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Female terrorists ISIS deploys more women as frontline suicide bombers
Security services in many countries are facing a new challenge: More and more women are sent or inspired by ISIS to engage in terrorists acts in Europe and the Islamic world. Female followers of ISIS have until now been largely limited to support roles I the organization. Since the summer, however, as the retreat of ISIS in the face of a U.S.-led coalition campaign accelerated, the organization has reversed its policy on women in operational roles.
Security services in many countries are facing a new challenge: More and more women are sent or inspired by ISIS to engage in terrorists acts inEurope and the Islamic world.
Female followers of ISIS have until now been largely limited to support roles I the organization. Since the summer, however, as the retreat of ISIS in the face of a U.S.-led coalition campaign accelerated, the organization has reversed its policy on women in operational roles.
The Observer reports that since August, a series of terrorist plots involving women have been uncovered by security authorities in Europe and north Africa.
The employment of women as terrorists creates a new challenge for security agencies. “It’s a concern … There is constant evolution as the pressures on [ISIS] increase, so we are not complacent,”said one western European security official.
Four French women, aged 19 to 39, were arrested in September for a plot to blow up a car near the Notre Dame Cathedral.. The cell, organized by an ISIS militant in France who was known to the security services, was the first to consist entirely of women.
“If at first it appeared that women were confined to family and domestic chores by the terrorist organization, it must be noted that this view is now completely outdated,” François Molins, a French prosecutor, told reporters after the four were arrested.
The Paris plot received considerable media attention, which has not been the case with other plots around the world in which women played an operational role. In August, ISIS deployed at least one female suicide bomber in Libya, and in October the Moroccan security services arrested ten women on suspicion of plotting a large terror attack. Officials noted that all were in their teens, had sworn allegiance to ISIS, and were in possession of bomb-making material.
The women “got in touch with [ISIS] elements via the internet and were brainwashed into committing destructive acts targeting … tourist sites in particular,” said Abdelhak Khiame, who leads Morocco’s Central Bureau of Judicial Investigations.
“This is the first time we have found a terrorist cell that was entirely composed of women. Terrorists are focusing [recruitment] efforts on minors who are female. That is very worrying for all of us. It’s an alarm bell,” Khiame said.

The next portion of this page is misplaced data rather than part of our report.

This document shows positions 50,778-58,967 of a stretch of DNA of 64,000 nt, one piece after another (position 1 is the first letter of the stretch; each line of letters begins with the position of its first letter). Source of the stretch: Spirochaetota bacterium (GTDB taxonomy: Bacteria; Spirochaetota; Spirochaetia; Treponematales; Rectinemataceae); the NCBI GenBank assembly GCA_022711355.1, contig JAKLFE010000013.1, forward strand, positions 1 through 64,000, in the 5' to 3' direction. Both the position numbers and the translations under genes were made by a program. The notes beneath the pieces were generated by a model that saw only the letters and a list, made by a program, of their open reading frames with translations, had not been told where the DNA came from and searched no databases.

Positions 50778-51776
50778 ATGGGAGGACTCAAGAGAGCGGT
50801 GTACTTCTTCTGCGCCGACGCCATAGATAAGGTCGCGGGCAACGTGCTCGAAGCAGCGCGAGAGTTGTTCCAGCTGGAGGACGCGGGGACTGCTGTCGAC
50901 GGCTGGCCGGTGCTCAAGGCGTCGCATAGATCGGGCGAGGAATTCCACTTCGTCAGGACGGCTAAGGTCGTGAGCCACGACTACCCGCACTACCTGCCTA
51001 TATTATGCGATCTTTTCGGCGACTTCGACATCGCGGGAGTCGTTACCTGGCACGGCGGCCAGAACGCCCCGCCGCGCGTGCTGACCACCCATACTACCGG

Women have been deployed to the front lines of Islamic militancy before. Senior officials in al Qaeda, however, have consistently made clear their opposition to women taking part in combat activities, saying that a more suitable role for women would be supporting male “mujahideen” and the broader struggle, rather than physically take up arms themselves.
When al-Qaeda’s affiliate in Iraq defied the policy and deployed a female suicide bomber in 2005 to attack a hotel in Amman, Jordan, the decision was roundly criticized within extremist circles.
ISIS initially restricted the many thousands of female volunteers it attracted from Europe and the Islamic world to support activities. “Thus far, ISIS has stifled the role of women in the ‘caliphate’ by limiting them to the house, ensuring they raise the next generation of jihadi militants and provide for their husbands,” Rachel Bryson, of theCentre on Religion and Geopolitics in London, told the Observer.
Still, ISIS affiliates – especially Boko Haram in Nigeria – have continued to use women in terrorist attacks – and some women acted as lone-wolves terrorists.
The recent change “would suggest the group is starting to heavily feel the pressure from the action taken against it,” Bryson said.
ISIS is facing a military defeat in the shrinking areas it controls in Iraq and Syria.
Some analysts argue the organization will be able to continue to attract support because of its past record of victories, with volunteers taking the view that it needs help now more than ever. Other experts believe that the appeal of ISIS will be much weakened.
Bryson said: “As [ISIS] and others start to lose more ground, their pool of recruits will grow smaller, meaning that they’ll need more women to take up combat roles. Furthermore, Isis knows that the death of a woman evokes a larger response worldwide than that of a man, and for ISIS’s PR machine increasing the group’s media platform is an attractive prospect.”